The COVID-19 pandemic is a crisis like no other the world has seen in terms of its economic and social impacts. UNSDG Goal 1 is a bold commitment to end poverty in all forms and dimensions by 2030, but experts say that at the current rate we are progressing, it will be nearly impossible to achieve this in 10 years. As the virus continues to ravage the world, unsurprising statistics have shown that poor communities have not only become hot spots for COVID transmission, but that the pandemic could push about 49 million more people into extreme poverty in 2020, and millions upon millions more unemployed and financially unstable.
We have seen this trend in both the US and even small, developing nations. Stringent quarantine measures have brought economic activity to a halt, disrupting food supply and governments’ capacities to provide income support to affected families. Here’s how poverty and COVID-19 have been intersecting, and what YOU as an IMSA student can help.
- Those living in marginalized communities lack social and sanitary protection
Health care and preventative services are hectic to access even for middle-class families, let alone the socially-marginalized groups that lack these protective services on a day-to-day basis. This includes the homeless, immigrants, refugees, migrants, internally-displaced communities in any country, and those living in slums. Given the living and sanitary conditions in refugee camps and shelters, one can easily see just how rapidly COVID-19 can spread, and these communities are less likely to have the resources and outside support to fight off the virus.
- Lower wealth = lower health
The effects of disease outbreaks on poor, low-income communities are well-known; those who hold insecure jobs cannot afford to stay home when they are sick, enforcing lockdowns make it difficult for those living in small, confined spaces, and many of these communities simply have no access to basic necessities such as running water or soap. The responses that governments have been giving have not been poverty sensitive, and because of this, most cases in developing countries have been going under to undetected.
- Reproductive health care is more limited during crises
Contraception has shown itself to be one of the simplest yet most effective ways to reduce poverty especially in countries where child marriage is common and the number of children in families are relatively large. Modern contraception ensures that more young women stay in school and prevents the number of children that will grow up in poverty, and likely stay in poverty. However, without adequate resources and information about when and if to have a baby, women are more likely to have unplanned pregnancies. Unplanned pregnancies have also been linked to increased school dropout rates and lower-income earnings later in life.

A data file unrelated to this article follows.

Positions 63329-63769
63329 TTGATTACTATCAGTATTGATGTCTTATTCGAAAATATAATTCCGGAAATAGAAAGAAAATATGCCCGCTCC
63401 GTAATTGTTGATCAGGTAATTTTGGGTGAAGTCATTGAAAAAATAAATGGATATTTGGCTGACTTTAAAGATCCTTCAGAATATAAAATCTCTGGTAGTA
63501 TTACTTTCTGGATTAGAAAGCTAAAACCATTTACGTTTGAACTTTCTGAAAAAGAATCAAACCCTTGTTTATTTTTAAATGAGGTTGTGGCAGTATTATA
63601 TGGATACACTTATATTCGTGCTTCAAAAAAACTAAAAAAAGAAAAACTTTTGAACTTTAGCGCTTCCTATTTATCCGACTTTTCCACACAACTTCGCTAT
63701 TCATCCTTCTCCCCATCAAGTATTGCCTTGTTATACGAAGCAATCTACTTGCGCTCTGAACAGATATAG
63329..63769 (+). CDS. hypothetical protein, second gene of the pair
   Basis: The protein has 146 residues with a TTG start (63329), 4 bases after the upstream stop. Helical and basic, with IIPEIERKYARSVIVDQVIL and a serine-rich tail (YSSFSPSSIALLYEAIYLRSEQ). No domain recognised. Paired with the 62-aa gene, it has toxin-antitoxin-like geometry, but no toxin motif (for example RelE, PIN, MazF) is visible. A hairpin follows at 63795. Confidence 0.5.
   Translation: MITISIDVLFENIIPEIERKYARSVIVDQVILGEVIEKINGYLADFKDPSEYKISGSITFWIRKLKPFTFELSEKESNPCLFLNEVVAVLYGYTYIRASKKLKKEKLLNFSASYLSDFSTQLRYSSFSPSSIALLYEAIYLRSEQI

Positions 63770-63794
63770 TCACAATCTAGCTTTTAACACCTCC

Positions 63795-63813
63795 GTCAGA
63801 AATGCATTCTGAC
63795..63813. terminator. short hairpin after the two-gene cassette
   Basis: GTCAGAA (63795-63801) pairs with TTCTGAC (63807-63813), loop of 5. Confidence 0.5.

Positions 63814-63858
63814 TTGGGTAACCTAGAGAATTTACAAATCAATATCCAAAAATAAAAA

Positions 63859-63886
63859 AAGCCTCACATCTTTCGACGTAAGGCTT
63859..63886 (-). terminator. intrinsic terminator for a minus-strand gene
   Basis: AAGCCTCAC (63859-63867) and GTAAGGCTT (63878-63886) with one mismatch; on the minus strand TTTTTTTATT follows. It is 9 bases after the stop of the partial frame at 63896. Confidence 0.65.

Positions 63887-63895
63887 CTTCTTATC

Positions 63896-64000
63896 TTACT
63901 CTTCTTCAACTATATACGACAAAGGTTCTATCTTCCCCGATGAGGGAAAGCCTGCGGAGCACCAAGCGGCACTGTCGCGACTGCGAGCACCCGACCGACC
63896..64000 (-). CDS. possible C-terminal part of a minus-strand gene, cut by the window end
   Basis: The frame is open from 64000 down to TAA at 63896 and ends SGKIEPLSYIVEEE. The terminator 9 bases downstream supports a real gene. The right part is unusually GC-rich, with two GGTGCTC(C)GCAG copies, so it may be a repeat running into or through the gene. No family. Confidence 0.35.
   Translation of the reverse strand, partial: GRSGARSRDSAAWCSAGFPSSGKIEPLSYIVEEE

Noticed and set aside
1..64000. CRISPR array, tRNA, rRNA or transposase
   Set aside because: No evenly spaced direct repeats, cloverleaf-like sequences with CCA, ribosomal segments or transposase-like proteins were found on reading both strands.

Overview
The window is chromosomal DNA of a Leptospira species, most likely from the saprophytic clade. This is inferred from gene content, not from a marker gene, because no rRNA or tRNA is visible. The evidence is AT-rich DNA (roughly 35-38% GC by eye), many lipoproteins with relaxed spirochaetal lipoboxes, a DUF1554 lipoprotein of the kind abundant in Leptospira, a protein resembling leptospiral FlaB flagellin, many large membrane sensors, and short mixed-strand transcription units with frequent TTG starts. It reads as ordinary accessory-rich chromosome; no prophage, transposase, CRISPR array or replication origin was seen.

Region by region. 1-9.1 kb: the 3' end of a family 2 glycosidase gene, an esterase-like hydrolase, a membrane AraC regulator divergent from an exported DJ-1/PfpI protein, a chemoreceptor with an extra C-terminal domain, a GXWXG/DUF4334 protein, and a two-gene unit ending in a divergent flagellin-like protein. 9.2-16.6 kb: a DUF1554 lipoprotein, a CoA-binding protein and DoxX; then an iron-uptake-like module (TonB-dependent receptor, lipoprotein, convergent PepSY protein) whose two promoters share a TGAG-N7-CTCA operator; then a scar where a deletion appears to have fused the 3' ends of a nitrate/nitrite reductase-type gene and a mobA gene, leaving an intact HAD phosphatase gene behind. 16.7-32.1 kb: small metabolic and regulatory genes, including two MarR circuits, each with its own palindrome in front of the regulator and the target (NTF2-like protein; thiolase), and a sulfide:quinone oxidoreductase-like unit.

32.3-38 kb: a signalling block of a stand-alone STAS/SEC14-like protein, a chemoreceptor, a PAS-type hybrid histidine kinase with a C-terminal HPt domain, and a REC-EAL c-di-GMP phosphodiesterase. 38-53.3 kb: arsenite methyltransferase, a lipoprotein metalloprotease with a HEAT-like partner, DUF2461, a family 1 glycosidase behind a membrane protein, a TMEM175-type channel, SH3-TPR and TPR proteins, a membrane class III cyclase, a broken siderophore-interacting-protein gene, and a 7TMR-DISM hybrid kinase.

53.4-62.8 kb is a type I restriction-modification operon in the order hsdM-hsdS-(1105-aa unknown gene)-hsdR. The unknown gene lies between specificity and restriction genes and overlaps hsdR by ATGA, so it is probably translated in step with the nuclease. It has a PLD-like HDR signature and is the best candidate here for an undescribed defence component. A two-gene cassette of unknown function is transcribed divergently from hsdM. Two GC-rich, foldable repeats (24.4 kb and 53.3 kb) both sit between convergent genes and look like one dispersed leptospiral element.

- Job instability perpetuates poverty rates
Job instability leads to several negative consequences, but during a time where unemployment rates are skyrocketing and the need for new employees are dropping, those who are unable to work risk being unemployed for much longer than usual and may be pushed into the poverty line. In addition, they may also be subject to losing health care employment benefits. This job instability in combination with the widespread declining economic status only leads to more disease, which in turn leads to more poverty.
During times of limited travel and interaction constraints, the question comes down to what we, as students, can do to help during a time like this.
- First and foremost, do what you can to limit the spread. Practice social distancing to ensure that the efforts of those self-isolating aren’t going to waste when you go out to party with friends, wash your hands regularly, and follow CDC regulations.
- Donate to verified COVID-19 response funds. These funds go directly to nonprofits helping poor communities and help supply food and other necessities to those in need.
- Provide support and encouragement for struggling friends, neighbors, or community members. Whether it be small services such as grocery delivery or providing emotional support for somebody who was laid-off, showing that you care and doing what you can to help goes a long way.
The pandemic is still far from over, but COVID-19 offers everybody a moment in time to pay attention to the inequities and disparities in our communities. As the possibility of treatments and vaccines develop, it’s important to continue being aware of your circumstances and practicing social distancing.
Stay safe and stay healthy!